This comparison is noteworthy because Figure 1 makes it look like Japan’s experience of HIV is Australia’s 20 years ago, and if the epidemic continues to follow Australia’s trend, HIV will spread rapidly through Japan’s gay community. Of course there are big differences in HIV treatment and prevention now compared to 20 years ago, and very few people die of AIDS in Japan because of the combination of low prevalence and good treatment. But the rapid increase amongst MSM shown in Figure 1 suggests that prevention efforts to date haven’t been working, and it would be best if something could be done to prevent the further spread of the disease.

Another minor concern (raised in my presentation, actually) is that MSM in Japan tend to be less open than in the rest of the developed world, making them even harder to study but also raising the possibility that they marry and have at least some sexual contact with women. Sexuality in Asia is, in general, more fluid than in the West and less constrained by categories and boundaries, so the idea seems superficially plausible. If this is true though, it means that there is a small risk that the epidemic won’t be contained within the gay community forever. Unfortunately, no one knows the extent of this overlap in Japan, and no one knows how much injecting drug use is happening here, so it’s hard to make judgments about how such behavior might affect the future of the epidemic. This is what my mathematical modeling is (partially) aiming to do, and although I won’t reveal the results here the future is not pretty for MSM if the epidemic is allowed to continue. Even without the benefit of a mathematical model, it’s pretty easy to see from Figure 1 that Japan needs to improve interventions amongst MSM, primarily by increasing rates of voluntary testing and targeting a test-and-treat prevention strategy at this community. Given the current low prevalence of HIV, even a relatively unsuccessful test-and-treat program will probably be sufficient to contain the epidemic (though the international evidence suggests that it takes a very rigorous and probably unrealistically well implemented program to eliminate the disease). It remains to be seen whether such a targeted approach will be tried here, but hopefully my work will be one tiny step towards encouraging such a change.

Not someone you want to go bowling with...

Twenty-five years ago today the Grim Reaper appeared on Australian television to warn us about the dangers of HIV. You can see the ad through this article about the anniversary. I was 14 at the time, and it was truly terrifying. I think it did its job, and scared Australians into sexual responsibility, though now that we have treatments and testing and the like, people may be beginning to become complacent again. Although it now seems a bit hammy, I think it also compares favourably with British health and safety adverts – it’s not as tacky, and makes its point much more succinctly and believably. I particularly like the nod to the holocaust when the narrator says it could kill more people than world war 2 – a nice touch, very understated but very effective.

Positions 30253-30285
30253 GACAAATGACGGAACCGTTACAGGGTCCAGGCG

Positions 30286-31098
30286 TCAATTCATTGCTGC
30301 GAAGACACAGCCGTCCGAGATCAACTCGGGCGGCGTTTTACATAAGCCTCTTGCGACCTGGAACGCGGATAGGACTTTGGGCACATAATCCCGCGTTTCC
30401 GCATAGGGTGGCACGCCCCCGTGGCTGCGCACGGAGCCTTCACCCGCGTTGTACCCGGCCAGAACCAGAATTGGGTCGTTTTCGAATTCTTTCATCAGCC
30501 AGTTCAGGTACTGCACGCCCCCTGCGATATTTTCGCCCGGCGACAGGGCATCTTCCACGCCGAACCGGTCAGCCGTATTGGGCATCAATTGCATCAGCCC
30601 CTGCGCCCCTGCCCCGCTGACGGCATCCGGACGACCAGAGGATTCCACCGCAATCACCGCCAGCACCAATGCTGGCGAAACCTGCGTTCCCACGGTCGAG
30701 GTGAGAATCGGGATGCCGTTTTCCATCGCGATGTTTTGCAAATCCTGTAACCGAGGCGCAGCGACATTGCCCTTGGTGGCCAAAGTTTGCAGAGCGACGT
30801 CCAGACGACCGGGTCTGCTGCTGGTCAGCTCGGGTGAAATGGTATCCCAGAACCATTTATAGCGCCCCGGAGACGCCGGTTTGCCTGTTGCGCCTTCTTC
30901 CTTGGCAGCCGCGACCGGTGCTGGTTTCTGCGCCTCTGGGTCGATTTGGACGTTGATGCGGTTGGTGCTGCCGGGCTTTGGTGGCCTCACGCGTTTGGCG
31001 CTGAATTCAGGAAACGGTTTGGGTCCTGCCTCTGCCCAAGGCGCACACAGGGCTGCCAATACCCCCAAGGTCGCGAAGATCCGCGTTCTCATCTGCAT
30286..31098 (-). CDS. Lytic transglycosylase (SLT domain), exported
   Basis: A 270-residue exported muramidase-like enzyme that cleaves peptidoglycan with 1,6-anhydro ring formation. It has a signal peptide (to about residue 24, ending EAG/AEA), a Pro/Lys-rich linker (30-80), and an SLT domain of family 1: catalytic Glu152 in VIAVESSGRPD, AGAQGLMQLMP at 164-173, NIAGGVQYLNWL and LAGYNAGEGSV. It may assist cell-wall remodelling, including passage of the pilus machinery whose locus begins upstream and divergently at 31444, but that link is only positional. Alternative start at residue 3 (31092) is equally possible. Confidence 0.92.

There was some controversy at the time, because some people interpreted it as likening gay men to the Grim Reaper (at that time it was largely a disease of gay men), but unlike in the USA there was a much better relationship between government, health workers and gay activists, and the controversy didn’t damage the ad’s effectiveness. Of course now people think that the kinds of things being said in this advert were hyperbolic or alarmist, because Australia has largely escaped the problem of HIV – another complaint made at the time was that this ad was overdoing it, and would contribute to that general suspicion people have that government health messages are just intended to scare us. But take one look at the situation in Africa and it’s clear that Australia dodged a very, very scary epidemic, and with our large drug-using population it was possible that HIV could have crossed to the heterosexual population by the early 1990s. It didn’t, and we can thank Australia’s early and very impressive response for our very lucky escape. Part of that response was this cute guy with his scythe and his slightly tatty cape, and we Australians should all be thankful for whatever small part he played in keeping us safe. So, thanks and … happy birthday Grim Reaper! If you get laid at your party, remember that prevention is the only cure we’ve got!

Many Australian public hospitals maintain a ban on circumcision. The Royal Australian College of Phsyicians (RACP) recommends against circumcision, and it is now so unpopular that 80% of Australian boys are uncircumcised. However, a committee of public health experts has recommended reversing this ban and moving to encourage circumcision, on the basis of the many health benefits of circumcision. These health benefits have been known for a long time, but the medical fraternity have responded to strong public pressure in advising against non-medical circumcision, because it is seen as a form of child abuse. Indeed, in America recently there were efforts to ban the practice on the basis that it is a form of child abuse.

This would all be a largely irrelevant debate about men’s willies and the aesthetics thereof, except that circumcision has now been shown to be an extremely effective tool in the battle against HIV. The Bill and Melinda Gates Foundation and various international aid agencies are scrambling to fund circumcision programs in Africa, where they believe that this simple and harmless procedure can significantly reduce the transmission of one of the world’s nastiest diseases. Recently at a training course in the UK I met people involved in this process and saw examples of the kinds of non-surgical devices being used to circumcise adult men (it’s a kind of ring, and after just 1 or 2 days the whole process is over and you can go back to work).